Pressure was building on Saudi Arabia as France, Germany, and the United Kimgdom demanded that Riyadh produce a credible explanation about the fate of Khashoggi. There were also significant repercussion to the Saudi Kingdom as international corporations and media outlets withdrew from the “Future Investment Initiative Conference” scheduled to be held in Riyadh from Oct. 23, 2018 to Oct. 25, 2018. That conference, known as "Davos in the Desert," was intended to highlight the Crown Crown Prince’s proposed reforms for the kingdom and thus attract investment. With that event as well as the Saudi reputation at stake, Saudi Arabian King Salman ordered a formal internal investigation into the case.
For its part, the United States was not leading the charge to demand answers about the fate of Khashoggi, despite the man's status as a United States resident and a journalist. While President Donald Trump had earlier suggested that there would be "severe punishment" should anything nefarious be determined about Khashoggi's disappearance, he seemed reticent to take much concrete action against the Saudis. Instead, he was focused on preserving his arms sales deal with them. Also of note was President Donald Trump's apparent easy acceptance of the "flat denial" given by the Saudi monarch of the assassination claims, as well as his dismissal of Khashoggi as "not an American citizen."
Perhaps most bizarre was President Trump's adoption of the emerging Saudi explanation of Khashoggi's disappearance, which was that he was assassinated by "rogue killers." In remarks to journalists, Trump said, "It sounded to me like maybe these could have been rogue killers. Who knows." Nevertheless, United States Secretary of State of Mike Pompeo was to travel to Saudi Arabia to meet with King Salman.
In a subsequent interview with the Associated Press, President Trump noted that he had spoken with Crown Prince and that both the young ruler nor his father, King Salman knew anything about the Khashoggi disappearance. Trump appeared to accept the Saudis' denials of knowledge, along with their promise to investigate themselves on the matter. He said. "I think the investigation will lead to an answer. And they’re going to do a very thorough investigation. I believe they’re working with Turkey."
When asked by the Associated Press if he believed the account of ignorance provided by the king and the crown prince, Trump replied: "Well, I think we have to find out what happened first. You know, here we go again with, you know, you’re guilty until proven innocent. I don’t like that. We just went through that with Justice Kavanaugh. And he was innocent all the way. So I was unconcerned. So we have to find out what happened and they are doing a very major investigation."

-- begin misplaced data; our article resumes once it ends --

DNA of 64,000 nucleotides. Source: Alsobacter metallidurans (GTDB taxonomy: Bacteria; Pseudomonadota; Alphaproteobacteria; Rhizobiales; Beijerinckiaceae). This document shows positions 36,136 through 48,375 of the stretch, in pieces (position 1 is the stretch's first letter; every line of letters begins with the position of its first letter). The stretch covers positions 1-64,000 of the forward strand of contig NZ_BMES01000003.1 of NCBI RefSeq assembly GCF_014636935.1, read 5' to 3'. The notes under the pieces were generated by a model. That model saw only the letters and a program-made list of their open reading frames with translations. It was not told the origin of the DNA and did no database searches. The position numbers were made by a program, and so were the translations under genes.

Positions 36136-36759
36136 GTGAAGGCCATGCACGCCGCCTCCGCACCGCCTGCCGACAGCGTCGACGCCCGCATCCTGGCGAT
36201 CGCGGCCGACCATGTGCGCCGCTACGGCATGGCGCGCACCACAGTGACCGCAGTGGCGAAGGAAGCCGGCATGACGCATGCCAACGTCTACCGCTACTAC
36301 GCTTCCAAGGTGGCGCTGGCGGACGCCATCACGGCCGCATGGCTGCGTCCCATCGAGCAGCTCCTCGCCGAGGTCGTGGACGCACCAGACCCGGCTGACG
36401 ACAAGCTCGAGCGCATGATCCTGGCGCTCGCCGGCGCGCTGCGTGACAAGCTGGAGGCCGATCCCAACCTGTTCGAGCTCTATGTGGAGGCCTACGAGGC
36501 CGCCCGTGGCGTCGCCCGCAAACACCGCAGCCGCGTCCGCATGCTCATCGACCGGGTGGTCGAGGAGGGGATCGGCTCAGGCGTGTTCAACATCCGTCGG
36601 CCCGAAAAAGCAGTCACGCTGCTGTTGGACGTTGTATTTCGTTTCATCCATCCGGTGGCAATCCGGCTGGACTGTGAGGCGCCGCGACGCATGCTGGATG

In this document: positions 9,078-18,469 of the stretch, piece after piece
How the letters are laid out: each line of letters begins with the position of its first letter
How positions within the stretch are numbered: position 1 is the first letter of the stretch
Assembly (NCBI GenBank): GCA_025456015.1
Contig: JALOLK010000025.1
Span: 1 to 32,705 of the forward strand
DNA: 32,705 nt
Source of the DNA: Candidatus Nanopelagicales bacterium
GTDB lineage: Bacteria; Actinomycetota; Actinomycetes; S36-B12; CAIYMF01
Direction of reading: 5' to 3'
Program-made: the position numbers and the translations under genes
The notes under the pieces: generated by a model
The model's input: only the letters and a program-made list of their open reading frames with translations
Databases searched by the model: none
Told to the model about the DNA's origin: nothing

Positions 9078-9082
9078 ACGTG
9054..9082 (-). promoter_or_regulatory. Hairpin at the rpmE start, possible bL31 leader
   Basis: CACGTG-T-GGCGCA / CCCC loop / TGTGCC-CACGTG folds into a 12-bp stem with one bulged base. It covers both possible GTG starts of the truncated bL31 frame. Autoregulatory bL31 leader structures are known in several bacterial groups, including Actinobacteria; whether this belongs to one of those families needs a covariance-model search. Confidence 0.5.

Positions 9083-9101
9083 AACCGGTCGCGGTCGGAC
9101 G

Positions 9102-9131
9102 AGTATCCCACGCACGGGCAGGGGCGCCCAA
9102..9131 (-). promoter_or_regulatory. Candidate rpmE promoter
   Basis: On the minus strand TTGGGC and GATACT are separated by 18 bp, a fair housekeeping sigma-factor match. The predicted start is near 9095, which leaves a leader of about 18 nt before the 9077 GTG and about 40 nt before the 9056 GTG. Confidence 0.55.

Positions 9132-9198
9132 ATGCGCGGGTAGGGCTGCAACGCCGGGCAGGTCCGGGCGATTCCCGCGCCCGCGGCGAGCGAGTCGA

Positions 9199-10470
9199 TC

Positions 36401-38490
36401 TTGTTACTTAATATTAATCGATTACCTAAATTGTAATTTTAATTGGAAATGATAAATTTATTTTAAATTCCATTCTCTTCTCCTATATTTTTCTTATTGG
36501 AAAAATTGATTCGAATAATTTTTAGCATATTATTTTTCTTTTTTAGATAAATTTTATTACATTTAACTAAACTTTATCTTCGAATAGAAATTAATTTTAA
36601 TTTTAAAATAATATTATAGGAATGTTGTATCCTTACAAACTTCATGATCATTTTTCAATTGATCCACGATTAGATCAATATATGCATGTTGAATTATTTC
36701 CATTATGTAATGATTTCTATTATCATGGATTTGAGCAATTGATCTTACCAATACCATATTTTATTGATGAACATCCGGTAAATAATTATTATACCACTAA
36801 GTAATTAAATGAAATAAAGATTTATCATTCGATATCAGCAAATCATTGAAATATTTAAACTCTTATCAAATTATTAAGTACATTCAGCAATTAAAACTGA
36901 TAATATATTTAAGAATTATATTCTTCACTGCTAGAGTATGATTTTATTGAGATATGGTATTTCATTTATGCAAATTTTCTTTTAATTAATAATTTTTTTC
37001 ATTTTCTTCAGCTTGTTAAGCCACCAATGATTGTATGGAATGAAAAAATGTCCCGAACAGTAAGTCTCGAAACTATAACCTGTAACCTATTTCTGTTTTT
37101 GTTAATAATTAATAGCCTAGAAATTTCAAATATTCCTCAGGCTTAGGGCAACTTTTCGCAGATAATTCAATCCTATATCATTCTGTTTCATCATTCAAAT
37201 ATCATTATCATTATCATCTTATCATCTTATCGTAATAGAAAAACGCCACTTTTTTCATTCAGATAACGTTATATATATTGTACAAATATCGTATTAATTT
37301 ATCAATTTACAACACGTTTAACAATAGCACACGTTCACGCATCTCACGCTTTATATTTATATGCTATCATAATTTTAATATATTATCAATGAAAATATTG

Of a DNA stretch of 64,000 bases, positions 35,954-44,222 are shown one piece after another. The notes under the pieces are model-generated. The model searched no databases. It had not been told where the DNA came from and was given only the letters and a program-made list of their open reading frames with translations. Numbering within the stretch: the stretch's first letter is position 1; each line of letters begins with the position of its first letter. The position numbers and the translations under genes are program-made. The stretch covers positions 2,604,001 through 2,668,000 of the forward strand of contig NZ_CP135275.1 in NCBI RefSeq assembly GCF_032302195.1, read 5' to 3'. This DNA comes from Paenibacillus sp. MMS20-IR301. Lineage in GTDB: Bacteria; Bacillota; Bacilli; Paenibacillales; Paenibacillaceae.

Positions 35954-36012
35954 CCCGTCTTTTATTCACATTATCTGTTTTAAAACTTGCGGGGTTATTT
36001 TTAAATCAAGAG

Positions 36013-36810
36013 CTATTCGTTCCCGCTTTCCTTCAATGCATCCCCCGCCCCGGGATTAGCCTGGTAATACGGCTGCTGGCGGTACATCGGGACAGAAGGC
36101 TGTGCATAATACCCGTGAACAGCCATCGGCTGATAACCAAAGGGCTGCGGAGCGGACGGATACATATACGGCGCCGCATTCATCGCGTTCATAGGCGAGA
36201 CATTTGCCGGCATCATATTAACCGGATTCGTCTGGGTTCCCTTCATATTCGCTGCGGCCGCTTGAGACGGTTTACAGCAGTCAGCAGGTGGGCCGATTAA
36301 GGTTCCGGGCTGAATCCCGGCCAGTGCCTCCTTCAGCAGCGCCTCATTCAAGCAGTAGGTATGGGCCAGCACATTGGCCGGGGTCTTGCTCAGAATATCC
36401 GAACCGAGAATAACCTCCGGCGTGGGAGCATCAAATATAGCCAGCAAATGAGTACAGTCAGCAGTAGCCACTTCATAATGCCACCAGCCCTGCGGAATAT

Saudi Arabia for two weeks steadfastly denied any allegations that it was instrumental in the death of Khashoggi, while simultaneously failing to provide any proof of life for the dissident journalist. But on Oct. 15, 2018, David Gelles, an executive produer at CNN, said that the Saudis were "preparing a report that will acknowledge Khashoggi's death was the result of an interrogation that went wrong." According to Gelles, reporting by Clarissa Ward and Tim Lister had revealed that the Saudis would contend that the operation was intended to abduct Khashoggi from Turkey, but he was inadvertently killed during the interrogation process. It was yet to be seen if this explanation would withstand the heat of scrutiny.
It was later reported by the Washington Post that the Trump administration and the Saudi royal family were trying to find "a mutually agreeable explanation" for the death of Khashoggi, and specifically, one that would "avoid implicating Crown Prince Mohammed bin Salman," since he was one of President Trump's closest foreign allies. That effort was expected to be arduous since there was increasing evidence that 1. the Saudi government was aware of what happened to Khashoggi’ despite claims of ignorance, and 2. there were connections to the Crown Prince himself.
Denise Youngblood Coleman, PhD.
President and Editor in Chief
-- Oct. 16, 2018